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The people of Cerne were a hardy folk, well used to surviving amongst the chalk hills of the Cerne valley that rose up from the river of the same name. They grazed their cattle and sheep upon the land and they showed their gratitude to the gods with their sacrifices and offerings in keeping with tradition. There rose, within Cerne, a well-spring from deep under the chalk hills, known to the locals as the Seolfor Cwylla and it carried with it fresh water that it was said could cure the ills of the local folk and could be depended upon to water the fields and provide sufficient refreshment for the cattle so that the people of Cerne would continue to thrive when the skies ran dry during the Summer months.

There lived nearby a crone, bent and twisted with age and she took a copse of trees for her home high in the hills above Cerne. She was said to be a gyden who had lived in the hills for longer than man could remember, tending to the wild places and keeping them free from maleficent wihta and outlaws. She was said to be very wise and knowledgeable in the ways of healing worts and their applications. The folk of Cerne named her as Helið and took her for a goddess of their own. They would leave their offerings to her at the site of where the Seolfor Cwylla reached the surface, and merchants would throw pieces of silver downstream to pay their respects to Helið as their wares were pulled from one marketplace to another throughout the Frome Valley of Dorset and beyond.

Cerne was a place of peace and plenty for many a year until the coming of a mighty Hyll Þyrs one night following a mighty thunderstorm. The Þyrs appeared from out of the trees, carrying an enormous club hewn from the trunk of an oak. He was naked and proudly so, staking his claim to a new home on one of the hills above the village. From his lofty perch he demanded the villagers present him with sacrifices from their finest stock, and when at first they refused, he slew their strongest warriors with a single sweep of his mighty club. The villagers succumbed to his demands and despaired, their flocks of sheep and oxen rapidly diminishing as the Þyrs gorged itself on their carcasses. At night its heavy footsteps could be heard and felt around the village as it helped itself to more livestock.

It became known that whilst the Þyrs was in possession of its club, the Þyrs could not be defeated. Warriors came from near and far to take on the Þyrs and each were summarily beaten, slain and consumed by the Þyrs of Cerne, as it became known. The villagers knew not where to turn. Then one night the Þyrs discovered the Seolfor Cwylla, pushing aside the underbrush and attempts by the villagers to disguise their pure water source and, having developed a terrible thirst from the consumption of so many of the beasts of burden belonging to the villagers, he then gorged himself on the pure waters of the Seolfor Cwylla and drained it dry in a single sitting.

And thus did he anger Helið, as he drank the waters that fed the copse of trees within which she dwelt. Her anger was terrible to behold and it was said that the beasts and birds of the Ūtangeard did fall silent as she smouldered with fury within the dying trees of her home. Yet it was from here that she plotted her revenge. From stiðe she wove a net, strong and durable; lacing it with a deadly poison. Waiting until the moon was full, she strode down from her home, casting a glamour all about her such that she shone with the radiance of the full moon, her hair appearing as pure as the silver waters from the Cwylla and her countenance was said to be as fair as Frīge herself.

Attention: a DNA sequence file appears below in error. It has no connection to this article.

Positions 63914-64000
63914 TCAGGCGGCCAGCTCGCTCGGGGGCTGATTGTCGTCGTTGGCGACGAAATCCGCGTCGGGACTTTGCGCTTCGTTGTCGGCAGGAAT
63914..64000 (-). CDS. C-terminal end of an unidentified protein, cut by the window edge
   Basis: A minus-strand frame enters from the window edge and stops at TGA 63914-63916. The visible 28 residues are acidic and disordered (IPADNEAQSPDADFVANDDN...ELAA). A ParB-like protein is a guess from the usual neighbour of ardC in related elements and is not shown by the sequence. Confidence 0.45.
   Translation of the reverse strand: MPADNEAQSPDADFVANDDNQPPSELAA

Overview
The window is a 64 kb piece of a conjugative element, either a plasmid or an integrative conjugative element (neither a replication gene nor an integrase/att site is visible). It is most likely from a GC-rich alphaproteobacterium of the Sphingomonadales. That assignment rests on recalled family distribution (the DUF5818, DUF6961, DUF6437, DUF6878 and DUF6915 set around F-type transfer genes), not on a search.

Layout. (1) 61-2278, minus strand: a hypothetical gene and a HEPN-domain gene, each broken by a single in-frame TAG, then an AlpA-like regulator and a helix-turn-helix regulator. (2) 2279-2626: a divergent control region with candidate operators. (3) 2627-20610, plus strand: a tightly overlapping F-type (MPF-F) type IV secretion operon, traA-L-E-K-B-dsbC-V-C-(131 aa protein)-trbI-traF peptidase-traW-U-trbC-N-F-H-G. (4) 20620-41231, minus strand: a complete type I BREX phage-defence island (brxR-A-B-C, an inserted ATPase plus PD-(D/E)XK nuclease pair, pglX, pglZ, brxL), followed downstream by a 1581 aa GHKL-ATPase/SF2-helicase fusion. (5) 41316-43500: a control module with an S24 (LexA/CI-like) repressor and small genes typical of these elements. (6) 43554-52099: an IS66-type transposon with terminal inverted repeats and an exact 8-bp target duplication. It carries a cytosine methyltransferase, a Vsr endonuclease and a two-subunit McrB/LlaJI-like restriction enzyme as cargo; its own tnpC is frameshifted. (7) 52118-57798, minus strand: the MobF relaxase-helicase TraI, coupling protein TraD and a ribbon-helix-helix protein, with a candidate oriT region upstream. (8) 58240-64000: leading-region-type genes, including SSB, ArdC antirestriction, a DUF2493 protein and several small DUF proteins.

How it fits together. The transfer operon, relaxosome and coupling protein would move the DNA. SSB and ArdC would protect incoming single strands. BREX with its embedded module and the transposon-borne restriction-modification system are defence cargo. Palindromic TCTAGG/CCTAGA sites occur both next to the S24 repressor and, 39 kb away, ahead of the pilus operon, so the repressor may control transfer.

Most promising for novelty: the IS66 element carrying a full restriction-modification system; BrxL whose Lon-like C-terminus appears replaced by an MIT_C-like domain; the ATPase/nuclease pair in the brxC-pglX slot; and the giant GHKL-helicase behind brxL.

The Þyrs was stood high on its hill, looking down at the village as he intended again to help himself to the cattle and livestock, his hunger once again upon him. Helið approached from the mouth of the wellspring, striding with apparent swiftness towards the Þyrs. It beheld her as she approached and was struck dumb by her intense beauty. Such was its arousal at her countenance that it lowered its mighty club, leaving itself open to her approach. Helið did not falter. She did not delay but cast the net she had created wide, throwing it upon the Þyrs as it stood enraptured, the bonds tightening about it and the poison setting to its task with startling rapidity. The Þyrs bellowed in pain and surprise, its legs giving way beneath it such that it fell against the hillside with a mighty crash, its head striking the chalky earth so hard that its skull did break. Helið stood watching in silence, gathering in the net she had woven and stowing it safely away. The Cerne Þyrs was dead, and from its broken head did pour the waters of the Seolfor Cwylla, leaking back into the chalk hill.

The folk of Cerne rejoiced in the death of the Þyrs and Helið strode back through the village, her glamour now failing as the moon’s rays dissipated behind clouds, returning her countenance once again to that of the crone that she truly was. As she passed by the Seolfor Cwylla, the waters it had previously provided once again burst forth and with it returned the life and purity of the surrounding area. Helið returned to the hills to tend to the wild places once again, and the people of Cerne never again faced the threat of a Þyrs, marking the site of the dead creature by grinding its bones into the chalk beneath the grass of the hill which serving as a warning to others that here was one that met its end.

And the folk of Cerne created their idols to Helið in recognition of her deeds, and from that day until the coming of Augustine, they lived in harmony with one another and paid tribute to their goddess at the Seolfor Cwylla. Many now do not recall the deeds of Helið, but there are some that do and will always honour her. Should you pass through the village of Cerne in your travels, ensure you pay tribute to her at the Seolfor Cwylla, the Silver Well, which still runs to this very day through the heart of the village whilst the image of the defeated Þyrs remains imprinted for all time on the hill above it. On a moonlit night you may see her still, watching over the village and the hills above Cerne, bent and haggard with age and care, but determination burning from eyes of the purest silver.